In her comparative study, Ghoncheh Tazmini investigates the Russian revolution of 1917 and the 1979 Iranian revolution to identify patterns of continuity and change, including attempts at reform. At first, both revolutions might appear entirely different. In Russia, the Tsarist monarchy was replaced by socialism, whereas in Iran political Islam prevailed. However, Tazmini convincingly shows that both revolutions had related roots: the people’s opposition to Western-inspired, autocratically enforced modernization that was endorsed by the Russian Tsars and Iranian Shahs. Moreover, in Vladimir Putin and Mohammad Khatami, she argues, both countries saw reformers with a similar outlook. By adopting beneficial Western practices without ‘Westernizing’ their countries, Putin and Khatami overcame the “antinomies of the past.”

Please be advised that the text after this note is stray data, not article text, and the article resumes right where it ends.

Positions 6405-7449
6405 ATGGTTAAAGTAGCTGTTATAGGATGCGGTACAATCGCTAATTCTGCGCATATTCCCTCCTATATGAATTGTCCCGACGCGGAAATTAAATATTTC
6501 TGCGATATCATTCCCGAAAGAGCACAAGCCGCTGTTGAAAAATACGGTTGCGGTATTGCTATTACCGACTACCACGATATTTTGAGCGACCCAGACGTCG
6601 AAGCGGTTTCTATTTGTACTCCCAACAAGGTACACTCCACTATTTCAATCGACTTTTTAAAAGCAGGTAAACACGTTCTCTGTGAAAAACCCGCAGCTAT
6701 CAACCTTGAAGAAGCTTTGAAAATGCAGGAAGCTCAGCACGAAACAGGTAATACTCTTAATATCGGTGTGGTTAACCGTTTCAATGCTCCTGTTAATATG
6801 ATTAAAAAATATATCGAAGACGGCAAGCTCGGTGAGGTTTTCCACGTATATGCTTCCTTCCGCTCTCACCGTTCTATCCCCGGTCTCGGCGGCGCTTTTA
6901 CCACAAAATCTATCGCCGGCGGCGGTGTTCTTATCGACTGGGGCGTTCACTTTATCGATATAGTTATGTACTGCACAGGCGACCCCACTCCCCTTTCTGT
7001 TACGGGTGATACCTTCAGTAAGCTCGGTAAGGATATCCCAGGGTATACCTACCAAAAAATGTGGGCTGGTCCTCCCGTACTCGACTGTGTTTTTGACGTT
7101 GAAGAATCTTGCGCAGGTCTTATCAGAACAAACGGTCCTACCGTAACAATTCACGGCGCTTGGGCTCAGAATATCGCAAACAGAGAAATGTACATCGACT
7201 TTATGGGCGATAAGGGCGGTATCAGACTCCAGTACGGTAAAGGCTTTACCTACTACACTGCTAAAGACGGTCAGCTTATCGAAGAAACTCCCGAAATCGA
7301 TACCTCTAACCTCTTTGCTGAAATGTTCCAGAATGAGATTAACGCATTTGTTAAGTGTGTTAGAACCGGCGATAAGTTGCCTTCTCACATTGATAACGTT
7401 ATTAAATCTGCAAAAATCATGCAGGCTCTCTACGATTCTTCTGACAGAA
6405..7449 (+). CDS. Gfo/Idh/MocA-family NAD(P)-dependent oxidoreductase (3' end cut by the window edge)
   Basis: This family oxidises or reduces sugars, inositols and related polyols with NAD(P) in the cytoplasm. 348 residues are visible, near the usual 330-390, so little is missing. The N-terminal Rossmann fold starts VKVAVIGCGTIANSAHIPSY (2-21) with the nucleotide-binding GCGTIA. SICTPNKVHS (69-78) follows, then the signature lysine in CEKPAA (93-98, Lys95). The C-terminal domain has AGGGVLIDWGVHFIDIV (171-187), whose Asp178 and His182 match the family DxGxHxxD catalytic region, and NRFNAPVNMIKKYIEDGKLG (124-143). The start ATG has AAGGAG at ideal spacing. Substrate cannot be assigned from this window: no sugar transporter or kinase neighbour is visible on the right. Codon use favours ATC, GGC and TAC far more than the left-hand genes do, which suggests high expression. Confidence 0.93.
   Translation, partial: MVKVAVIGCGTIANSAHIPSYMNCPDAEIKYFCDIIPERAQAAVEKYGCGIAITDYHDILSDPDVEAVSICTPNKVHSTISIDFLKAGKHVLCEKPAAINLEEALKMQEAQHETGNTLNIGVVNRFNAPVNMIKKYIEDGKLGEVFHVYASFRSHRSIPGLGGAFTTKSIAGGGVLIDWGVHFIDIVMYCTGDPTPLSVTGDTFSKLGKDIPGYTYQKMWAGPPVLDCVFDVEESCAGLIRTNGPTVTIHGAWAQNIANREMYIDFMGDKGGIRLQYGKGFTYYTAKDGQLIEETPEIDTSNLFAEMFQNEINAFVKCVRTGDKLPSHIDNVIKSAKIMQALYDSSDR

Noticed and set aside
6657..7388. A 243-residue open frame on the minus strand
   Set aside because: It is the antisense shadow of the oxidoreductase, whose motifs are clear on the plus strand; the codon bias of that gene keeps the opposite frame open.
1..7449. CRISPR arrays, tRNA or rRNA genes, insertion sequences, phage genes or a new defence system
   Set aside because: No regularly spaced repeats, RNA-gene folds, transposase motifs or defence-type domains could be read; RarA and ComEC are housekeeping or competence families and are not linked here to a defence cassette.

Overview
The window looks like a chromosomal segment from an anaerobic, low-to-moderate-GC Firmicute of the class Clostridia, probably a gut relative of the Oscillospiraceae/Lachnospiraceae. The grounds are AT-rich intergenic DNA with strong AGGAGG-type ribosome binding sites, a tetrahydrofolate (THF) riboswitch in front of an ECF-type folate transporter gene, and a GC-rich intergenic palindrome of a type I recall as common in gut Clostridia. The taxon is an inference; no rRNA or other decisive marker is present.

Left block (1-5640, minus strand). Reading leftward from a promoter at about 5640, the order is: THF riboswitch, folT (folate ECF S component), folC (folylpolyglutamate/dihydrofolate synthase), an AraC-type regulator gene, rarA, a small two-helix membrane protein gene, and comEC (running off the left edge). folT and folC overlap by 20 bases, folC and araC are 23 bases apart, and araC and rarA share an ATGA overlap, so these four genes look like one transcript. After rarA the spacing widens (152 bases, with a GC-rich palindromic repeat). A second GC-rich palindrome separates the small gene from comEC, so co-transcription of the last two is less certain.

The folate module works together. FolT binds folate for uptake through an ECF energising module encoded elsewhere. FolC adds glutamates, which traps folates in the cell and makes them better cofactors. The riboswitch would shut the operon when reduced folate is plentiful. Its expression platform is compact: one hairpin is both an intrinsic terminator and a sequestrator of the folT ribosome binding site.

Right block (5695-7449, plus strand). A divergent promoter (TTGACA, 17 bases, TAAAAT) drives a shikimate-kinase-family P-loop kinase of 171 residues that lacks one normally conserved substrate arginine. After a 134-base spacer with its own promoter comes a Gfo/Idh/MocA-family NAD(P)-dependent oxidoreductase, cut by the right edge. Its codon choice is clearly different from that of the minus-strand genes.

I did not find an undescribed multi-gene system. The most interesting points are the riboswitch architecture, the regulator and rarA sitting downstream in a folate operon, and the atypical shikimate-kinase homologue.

After the introduction, chapters two, three, and four discuss the experiences of modernization in Russia and Iran under the Romanov tsars and Pahlavi shahs. Both Peter the Great (in the 18th century) and Reza Shah (in the 20th century) sought to catch-up with developed European countries. To this end, they embarked on ambitious modernization programs, which were continued by their successors. In this context, Tazmini shows that the Russian and Iranian modernization programs only partially followed the European example. While embracing outward signs of modernity such as modern industries, state-society relations remained traditionally autocratic. Tazmini rightly grasps this as “modernization without modernity” in an attempt of “modernization from above.” Modernization from above is described as a “double helix” of economic modernization on the one hand and authoritarian political stagnation on the other hand. She notes, “Whilst both countries aspired to converge with the West by meeting its material and technological achievements, they ended up diverging by retaining the autocratic foundations of the ancient régimes.”